Once you have developed your information management resources, you are ready to appoint teams. Anyone appointed directly by the client will be referred to under ISO 19650 as a ‘Lead Appointed Party’ while anyone appointed by a Lead Appointed Party is referred to as an ‘Appointed Party’.

As an Appointing Party (the term used for clients under ISO 19650), the client should then share their information management resources as part of any invitation to tender package. This will ensure the client clearly sets out their information requirements and that the Lead Appointed Party can accurately price against these requirements during the tender response process. It is important to recognise that any party employed may need to provide information, not just designers or contractors and each time you invite organisations or teams to tender you should be looking to include your information requirements.

If information requirements are introduced too late after a team or organisation is appointed, negotiation periods are often more drawn out, costly and harder to finalise. Being organised from the outset will set everyone up for success.

3. Review tender responses from suppliers

Before appointing anyone, it is important to review the tender responses against the client’s information management resources from suppliers. This is just as important as examining general information provided as part of a tender. For a tender response to demonstrate that it follows an ISO 19650 compliant process, you would expect to receive the following information for review from each tendering party:

Who will perform the information management function

The tender should include information about the organisations and individuals who will be responsible for managing information on behalf of each Lead Appointed Party to meet the information requirements set out by the client.

Pre-appointment BIM execution plan (BEP)

A pre-appointment BIM Execution Plan must be provided to convey the information management approach and reviewed to ensure a team has a clear delivery plan in place against the requirements. It will also set out the capabilities and capacity of the team to manage the project information in line with expectations. This will be the basis for managing and exchanging information throughout the project.

Mobilisation plan

This plan from each Lead Appointed Party should set out how they will mobilise their team should they be appointed. It should be implemented effectively from the outset and subsequently as new team members join the project.

Risk register

Any potential risks to the project or organisation in the provision of information should be set out. This could be within a wider risk register or as a standalone resource.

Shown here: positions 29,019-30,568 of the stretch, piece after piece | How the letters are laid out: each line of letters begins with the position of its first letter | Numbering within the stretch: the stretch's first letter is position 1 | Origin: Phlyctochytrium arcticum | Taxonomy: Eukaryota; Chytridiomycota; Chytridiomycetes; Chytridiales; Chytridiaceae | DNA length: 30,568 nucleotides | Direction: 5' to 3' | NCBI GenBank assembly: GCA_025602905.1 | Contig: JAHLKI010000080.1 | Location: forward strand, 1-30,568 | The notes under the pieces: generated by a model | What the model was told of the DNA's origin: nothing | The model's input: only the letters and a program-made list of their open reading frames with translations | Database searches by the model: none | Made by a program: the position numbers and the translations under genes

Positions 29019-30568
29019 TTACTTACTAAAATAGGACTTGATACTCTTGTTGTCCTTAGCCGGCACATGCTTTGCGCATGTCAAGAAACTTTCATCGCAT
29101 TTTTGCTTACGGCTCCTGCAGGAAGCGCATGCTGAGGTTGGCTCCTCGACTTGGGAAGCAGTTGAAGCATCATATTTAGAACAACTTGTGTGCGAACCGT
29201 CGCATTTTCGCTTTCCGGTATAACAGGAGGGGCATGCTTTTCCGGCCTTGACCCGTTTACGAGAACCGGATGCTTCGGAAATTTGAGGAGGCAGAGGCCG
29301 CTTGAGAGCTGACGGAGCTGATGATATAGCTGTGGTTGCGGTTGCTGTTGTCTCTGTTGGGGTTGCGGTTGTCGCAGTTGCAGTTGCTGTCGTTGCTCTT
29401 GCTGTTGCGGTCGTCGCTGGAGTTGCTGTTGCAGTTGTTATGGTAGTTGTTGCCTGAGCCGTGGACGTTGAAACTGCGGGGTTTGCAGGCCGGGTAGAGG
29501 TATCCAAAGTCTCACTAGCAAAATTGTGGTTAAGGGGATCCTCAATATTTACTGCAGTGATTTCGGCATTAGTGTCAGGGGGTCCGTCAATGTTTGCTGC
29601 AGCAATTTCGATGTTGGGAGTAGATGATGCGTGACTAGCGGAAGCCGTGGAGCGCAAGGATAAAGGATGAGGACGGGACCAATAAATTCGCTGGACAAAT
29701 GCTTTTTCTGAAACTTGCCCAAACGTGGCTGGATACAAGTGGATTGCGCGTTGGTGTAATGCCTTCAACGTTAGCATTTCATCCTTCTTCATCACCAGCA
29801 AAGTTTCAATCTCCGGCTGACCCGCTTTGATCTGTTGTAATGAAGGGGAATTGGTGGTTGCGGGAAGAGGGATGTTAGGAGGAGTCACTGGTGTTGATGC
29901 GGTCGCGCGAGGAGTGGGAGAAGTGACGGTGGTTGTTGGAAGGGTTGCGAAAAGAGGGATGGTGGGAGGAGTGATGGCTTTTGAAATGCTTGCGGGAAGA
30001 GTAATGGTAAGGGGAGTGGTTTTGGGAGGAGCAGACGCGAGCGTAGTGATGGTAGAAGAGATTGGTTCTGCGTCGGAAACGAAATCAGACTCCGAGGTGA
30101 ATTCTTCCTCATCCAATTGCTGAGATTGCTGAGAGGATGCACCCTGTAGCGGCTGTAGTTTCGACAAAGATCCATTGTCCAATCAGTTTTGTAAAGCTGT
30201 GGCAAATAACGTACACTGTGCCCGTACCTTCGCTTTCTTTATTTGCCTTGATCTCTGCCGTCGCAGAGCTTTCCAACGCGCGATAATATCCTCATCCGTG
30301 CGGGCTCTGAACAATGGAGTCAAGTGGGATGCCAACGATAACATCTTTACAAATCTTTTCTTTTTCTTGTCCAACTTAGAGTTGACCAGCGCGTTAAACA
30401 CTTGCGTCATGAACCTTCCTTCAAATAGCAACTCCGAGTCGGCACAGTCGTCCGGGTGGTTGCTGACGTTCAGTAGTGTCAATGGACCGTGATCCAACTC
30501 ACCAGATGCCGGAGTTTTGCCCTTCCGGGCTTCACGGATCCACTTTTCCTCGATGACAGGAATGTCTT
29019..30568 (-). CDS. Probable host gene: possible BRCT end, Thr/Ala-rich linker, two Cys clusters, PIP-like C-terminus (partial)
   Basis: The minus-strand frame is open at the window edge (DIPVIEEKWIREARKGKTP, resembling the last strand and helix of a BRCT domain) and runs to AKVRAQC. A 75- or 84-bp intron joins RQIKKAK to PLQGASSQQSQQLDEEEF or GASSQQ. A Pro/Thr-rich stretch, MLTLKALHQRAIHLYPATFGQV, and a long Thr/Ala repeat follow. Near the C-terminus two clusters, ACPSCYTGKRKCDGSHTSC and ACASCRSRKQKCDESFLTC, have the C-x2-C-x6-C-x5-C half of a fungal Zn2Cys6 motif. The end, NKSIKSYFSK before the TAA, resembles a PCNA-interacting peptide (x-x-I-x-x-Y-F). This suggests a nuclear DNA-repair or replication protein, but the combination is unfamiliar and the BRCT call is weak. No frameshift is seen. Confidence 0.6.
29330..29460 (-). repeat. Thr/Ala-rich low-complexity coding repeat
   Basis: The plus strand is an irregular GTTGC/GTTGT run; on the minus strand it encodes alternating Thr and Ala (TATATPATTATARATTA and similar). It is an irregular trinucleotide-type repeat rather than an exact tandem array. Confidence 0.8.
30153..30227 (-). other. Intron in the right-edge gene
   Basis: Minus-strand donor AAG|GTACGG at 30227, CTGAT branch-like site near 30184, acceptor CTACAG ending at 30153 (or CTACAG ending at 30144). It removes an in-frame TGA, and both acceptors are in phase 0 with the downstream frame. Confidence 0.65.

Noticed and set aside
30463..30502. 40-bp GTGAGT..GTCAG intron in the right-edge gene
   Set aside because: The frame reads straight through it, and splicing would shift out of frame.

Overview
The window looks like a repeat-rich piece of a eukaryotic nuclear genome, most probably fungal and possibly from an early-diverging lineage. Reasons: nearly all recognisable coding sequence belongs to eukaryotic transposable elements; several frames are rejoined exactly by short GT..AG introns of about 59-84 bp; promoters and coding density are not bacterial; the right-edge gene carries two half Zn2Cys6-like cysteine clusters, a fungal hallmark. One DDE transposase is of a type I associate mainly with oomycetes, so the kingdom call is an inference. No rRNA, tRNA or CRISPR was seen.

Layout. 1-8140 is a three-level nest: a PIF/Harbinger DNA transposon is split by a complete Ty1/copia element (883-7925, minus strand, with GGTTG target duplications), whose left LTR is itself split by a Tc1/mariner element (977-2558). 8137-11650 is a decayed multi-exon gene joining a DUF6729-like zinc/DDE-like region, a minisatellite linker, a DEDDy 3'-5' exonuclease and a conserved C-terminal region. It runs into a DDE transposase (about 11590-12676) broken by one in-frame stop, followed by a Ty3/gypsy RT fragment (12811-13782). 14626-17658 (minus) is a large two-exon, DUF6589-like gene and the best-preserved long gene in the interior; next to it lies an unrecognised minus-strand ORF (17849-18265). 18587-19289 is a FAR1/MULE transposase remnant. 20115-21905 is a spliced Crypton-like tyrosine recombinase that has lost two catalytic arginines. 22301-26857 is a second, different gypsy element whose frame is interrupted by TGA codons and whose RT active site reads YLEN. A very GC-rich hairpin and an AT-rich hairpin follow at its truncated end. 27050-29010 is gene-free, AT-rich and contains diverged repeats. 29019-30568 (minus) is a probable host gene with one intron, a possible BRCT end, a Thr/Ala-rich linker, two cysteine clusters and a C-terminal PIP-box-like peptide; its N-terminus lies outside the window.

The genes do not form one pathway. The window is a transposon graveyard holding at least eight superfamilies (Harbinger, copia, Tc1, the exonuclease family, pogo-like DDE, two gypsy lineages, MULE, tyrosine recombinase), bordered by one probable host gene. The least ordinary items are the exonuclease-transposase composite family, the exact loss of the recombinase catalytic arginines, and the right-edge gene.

Read more in Guidance Part E, Tendering and appointments, from the UK BIM Framework.


4. Make sure appointments are contractual

Upon setting up an appointment, all information management resources included in the invitation to tender (with agreed additions and amendments) plus additional information management resources provided by the Lead Appointed Party should be included within each appointment.

It should be noted that the Project’s Information Protocol plays a key role in joining the appointment/contract to the information management resources, by setting out in detail what resources are included.

5. Check all delivered information against your acceptance criteria

For information to be usable for the purposes originally set out for the project, any delivered information should be checked against acceptance criteria set out in the Exchange Information Requirements.

It’s worth bearing in mind that requirements for accepting information will be different for documentation, geometrical information, and alphanumerical information. Much of the acceptance process can be supported by automated checking processes. To speed things up and provide greater consistency in the information received, it may be beneficial to provide standardised checking rules directly to suppliers.

Checking information as it progresses will ensure there is time to reject any non-compliant information and make sure it is rectified effectively, instead of simply waiting until it becomes critical.

Conclusion

Thinking about the information you need to manage your business before capital projects begin will ensure you are in the best place to guarantee you receive the information you need when projects are undertaken. Developing robust information management resources will improve your overall approach to better information management and improve the quality of information you store and manage during the asset’s lifecycle. These principles underpin the ongoing digital transformation of the sector, as well as a golden thread of information that will ensure all design, building and operational information is stored digitally for key stakeholders to access throughout the life of an asset.

To learn more about how to apply better information management across your projects, book a demo to speak to an expert.